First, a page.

HC Deb 23 November 1967 vol 754 cc1468-9
22. Mr. Ian Gilmour

asked the Postmaster-General what discussions he has had with the Gas Council over the radio control of Great Britain's gas distribution grid.

Mr. Edward Short

My Department has been informed only recently of the Gas Council's requirements and, although discussions with it have already been opened, there is, of course, still a very great deal of detail to be examined.

Mr. Gilmour

Since the gas network evidently could be controlled through the telephone system, would the right hon. Gentleman bear in mind that it would be utterly indefensible if, in addition to Stansted and other matters, the country must be further desecrated by the erection of hundreds of unnecessary masts?

Mr. Short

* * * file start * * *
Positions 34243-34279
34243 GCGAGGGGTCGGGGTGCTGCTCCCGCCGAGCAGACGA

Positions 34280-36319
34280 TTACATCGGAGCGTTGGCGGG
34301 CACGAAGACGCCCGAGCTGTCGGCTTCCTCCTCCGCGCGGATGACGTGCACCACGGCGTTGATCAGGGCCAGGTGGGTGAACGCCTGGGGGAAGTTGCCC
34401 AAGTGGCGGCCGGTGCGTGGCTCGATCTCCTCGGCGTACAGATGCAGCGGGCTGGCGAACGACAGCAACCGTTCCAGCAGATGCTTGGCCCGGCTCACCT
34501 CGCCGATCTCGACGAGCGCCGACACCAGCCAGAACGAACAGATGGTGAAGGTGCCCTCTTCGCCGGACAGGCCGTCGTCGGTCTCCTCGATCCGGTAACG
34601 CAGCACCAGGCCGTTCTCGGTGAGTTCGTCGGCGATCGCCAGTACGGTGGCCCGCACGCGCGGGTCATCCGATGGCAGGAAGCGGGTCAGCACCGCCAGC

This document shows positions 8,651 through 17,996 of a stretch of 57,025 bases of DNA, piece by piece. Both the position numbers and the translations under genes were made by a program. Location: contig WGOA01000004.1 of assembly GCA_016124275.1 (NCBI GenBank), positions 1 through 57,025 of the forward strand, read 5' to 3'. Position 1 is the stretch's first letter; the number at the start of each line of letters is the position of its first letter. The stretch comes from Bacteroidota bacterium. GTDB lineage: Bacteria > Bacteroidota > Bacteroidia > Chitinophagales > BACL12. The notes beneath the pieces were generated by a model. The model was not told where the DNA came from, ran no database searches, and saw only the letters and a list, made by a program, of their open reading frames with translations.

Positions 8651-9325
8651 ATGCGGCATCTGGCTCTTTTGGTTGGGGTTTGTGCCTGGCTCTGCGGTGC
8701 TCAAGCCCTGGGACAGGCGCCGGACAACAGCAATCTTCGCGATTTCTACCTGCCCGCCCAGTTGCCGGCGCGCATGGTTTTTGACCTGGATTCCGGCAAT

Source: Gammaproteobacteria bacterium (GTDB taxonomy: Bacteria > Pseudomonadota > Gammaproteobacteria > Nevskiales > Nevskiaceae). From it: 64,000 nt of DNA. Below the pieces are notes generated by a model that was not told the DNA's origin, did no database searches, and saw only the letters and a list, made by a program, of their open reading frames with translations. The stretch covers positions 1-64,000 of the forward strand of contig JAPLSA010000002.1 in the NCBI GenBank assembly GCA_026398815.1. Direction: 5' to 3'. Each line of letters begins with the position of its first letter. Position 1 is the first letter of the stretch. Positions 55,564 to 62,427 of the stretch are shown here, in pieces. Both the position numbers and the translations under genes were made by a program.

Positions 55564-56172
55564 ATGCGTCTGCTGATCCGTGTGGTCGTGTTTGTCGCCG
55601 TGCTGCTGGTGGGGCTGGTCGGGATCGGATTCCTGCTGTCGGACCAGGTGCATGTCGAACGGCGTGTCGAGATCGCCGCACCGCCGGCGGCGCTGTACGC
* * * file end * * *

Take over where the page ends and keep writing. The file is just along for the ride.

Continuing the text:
I quite agree. I am just as anxious to preserve the countryside as the hon. Gentleman. I would not authorise the radio link—and I have to give a licence for this—unless I was sure that it was the best way of doing it and that it could not be done satisfactorily by land line. However, 1,300 miles of high pressure gas pipe is something which must be controlled with the very greatest care. This must be gone into carefully, and we are still far from coming to a conclusion on it.

Sir H. Legge-Bourke

Would the right hon. Gentleman recognise that where this line passes through flat country, like The Fens, these sort of towers which are to be erected will be particularly conspicuous? Will he, therefore, give an assurance that before the final siting of these towers is decided upon he will consult local planning authorities?

Mr. Short

If I give a licence, the siting of the towers for the gas network would not be a matter for me but for the Gas Council, and it would have to get planning permission.